To which Winston responded sarcastically, “Gee, thanks. Lucky me.”

Disapproval as Love

Winston’s father’s response was one I had heard from many Asian parents when their child protests the criticism they receive. The parents, often well-meaning, think that by harshly and continually pointing out their child’s flaws, that they are doing them a favor. They think that if their children were more aware of their shortcomings, they would be more motivated to fix them.

“Otherwise, how else will they know when they’re doing something wrong?” the parents reason.

This criticism-heavy style of parenting falls in the realm of Tiger Parenting where disapproval or the fear of disapproval is used as a tool for motivation. Positive reinforcement or words of approval are doled out very sparingly. Some Tiger Parents even fear that by giving too much praise they risk making their child lazy.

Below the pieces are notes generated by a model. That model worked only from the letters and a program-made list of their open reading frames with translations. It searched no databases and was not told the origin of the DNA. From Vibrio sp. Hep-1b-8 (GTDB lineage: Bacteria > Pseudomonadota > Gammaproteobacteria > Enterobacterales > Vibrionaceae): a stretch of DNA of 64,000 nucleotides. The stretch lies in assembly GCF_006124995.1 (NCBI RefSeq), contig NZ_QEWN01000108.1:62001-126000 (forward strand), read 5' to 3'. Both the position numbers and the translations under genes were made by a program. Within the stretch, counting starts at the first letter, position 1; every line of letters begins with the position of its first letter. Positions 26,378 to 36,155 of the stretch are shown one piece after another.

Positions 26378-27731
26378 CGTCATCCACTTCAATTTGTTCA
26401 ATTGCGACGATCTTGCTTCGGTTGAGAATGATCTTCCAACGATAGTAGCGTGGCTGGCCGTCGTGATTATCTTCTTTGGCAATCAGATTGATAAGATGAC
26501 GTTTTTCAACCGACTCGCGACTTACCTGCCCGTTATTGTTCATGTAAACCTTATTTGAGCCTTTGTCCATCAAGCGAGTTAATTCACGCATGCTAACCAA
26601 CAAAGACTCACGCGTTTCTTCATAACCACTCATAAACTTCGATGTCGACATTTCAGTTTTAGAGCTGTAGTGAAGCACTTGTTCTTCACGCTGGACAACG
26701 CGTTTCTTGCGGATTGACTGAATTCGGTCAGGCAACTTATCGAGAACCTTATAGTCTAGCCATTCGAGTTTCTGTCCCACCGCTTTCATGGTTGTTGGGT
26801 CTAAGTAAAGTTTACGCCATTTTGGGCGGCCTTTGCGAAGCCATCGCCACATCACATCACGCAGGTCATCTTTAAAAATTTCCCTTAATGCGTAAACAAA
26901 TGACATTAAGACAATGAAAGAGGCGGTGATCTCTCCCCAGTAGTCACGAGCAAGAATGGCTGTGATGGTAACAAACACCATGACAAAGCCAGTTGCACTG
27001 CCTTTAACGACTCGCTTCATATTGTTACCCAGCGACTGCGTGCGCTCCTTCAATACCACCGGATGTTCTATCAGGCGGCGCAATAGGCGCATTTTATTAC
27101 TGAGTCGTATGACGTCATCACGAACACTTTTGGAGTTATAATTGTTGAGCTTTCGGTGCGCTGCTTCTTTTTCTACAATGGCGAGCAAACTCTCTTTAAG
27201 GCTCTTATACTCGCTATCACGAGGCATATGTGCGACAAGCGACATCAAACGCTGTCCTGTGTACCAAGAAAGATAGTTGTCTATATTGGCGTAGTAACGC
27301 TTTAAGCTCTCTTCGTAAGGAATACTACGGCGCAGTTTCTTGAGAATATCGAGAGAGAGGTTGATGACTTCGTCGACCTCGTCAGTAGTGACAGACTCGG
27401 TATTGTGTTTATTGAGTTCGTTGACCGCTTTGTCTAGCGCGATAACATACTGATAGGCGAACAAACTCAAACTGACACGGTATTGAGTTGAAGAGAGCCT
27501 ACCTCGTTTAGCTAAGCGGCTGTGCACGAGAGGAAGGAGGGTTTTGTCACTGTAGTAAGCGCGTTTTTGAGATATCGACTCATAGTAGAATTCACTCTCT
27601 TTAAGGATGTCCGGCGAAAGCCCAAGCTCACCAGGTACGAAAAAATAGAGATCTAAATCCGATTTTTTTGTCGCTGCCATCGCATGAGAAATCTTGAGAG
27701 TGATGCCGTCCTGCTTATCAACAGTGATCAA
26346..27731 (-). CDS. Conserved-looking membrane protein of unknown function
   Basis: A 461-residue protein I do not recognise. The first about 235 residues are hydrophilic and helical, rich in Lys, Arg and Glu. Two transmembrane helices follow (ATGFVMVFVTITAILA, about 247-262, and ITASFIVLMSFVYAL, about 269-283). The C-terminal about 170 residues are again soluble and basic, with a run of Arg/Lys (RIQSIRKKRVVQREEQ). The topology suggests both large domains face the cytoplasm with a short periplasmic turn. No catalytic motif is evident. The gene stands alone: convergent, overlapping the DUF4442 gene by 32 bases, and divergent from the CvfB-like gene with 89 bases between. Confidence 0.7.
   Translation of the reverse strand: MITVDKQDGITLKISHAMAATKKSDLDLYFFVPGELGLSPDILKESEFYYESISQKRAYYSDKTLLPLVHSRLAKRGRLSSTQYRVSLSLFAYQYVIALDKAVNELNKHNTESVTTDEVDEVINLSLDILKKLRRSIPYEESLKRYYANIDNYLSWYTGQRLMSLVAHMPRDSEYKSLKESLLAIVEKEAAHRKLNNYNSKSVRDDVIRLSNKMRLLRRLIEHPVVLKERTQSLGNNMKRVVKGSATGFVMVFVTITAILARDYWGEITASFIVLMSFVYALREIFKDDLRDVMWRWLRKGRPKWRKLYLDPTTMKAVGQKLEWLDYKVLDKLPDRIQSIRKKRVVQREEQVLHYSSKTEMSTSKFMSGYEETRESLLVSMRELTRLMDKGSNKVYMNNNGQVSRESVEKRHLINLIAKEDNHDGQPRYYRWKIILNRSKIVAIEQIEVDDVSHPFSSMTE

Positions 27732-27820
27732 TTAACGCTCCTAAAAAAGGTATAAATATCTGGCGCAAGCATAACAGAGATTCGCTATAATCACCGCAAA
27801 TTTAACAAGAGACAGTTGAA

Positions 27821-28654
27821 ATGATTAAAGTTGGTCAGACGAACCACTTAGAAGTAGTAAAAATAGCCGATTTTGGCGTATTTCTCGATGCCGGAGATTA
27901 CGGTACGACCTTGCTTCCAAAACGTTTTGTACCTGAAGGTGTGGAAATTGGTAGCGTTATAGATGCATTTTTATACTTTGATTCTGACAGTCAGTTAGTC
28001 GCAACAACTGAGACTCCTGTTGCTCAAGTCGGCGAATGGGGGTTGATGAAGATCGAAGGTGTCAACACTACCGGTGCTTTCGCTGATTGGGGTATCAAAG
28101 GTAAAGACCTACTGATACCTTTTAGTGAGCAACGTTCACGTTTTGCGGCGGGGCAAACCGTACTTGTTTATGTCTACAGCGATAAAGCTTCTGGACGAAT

The Eye of the Tiger (Parent)

To be fair, I understand why a parent might resort to this type of parenting style. From the perspective of the Tiger Parent, they see their disapproval-laden style not as problematic, but as absolutely the right thing to do.

One of the reasons they resort to this parenting style is that at times disapproval and criticism-based parenting can be effective, in a sense. When within a child, a seed of self-criticism is planted, I have seen cases where the quest for approval, or the quest to prove themselves, is what drives them to achieve many things — whether it is the admission into a top-ranked school, the obtaining of a high-status career, or the accumulation of wealth. Some of the greatest human achievements were accomplished by those who had something to prove.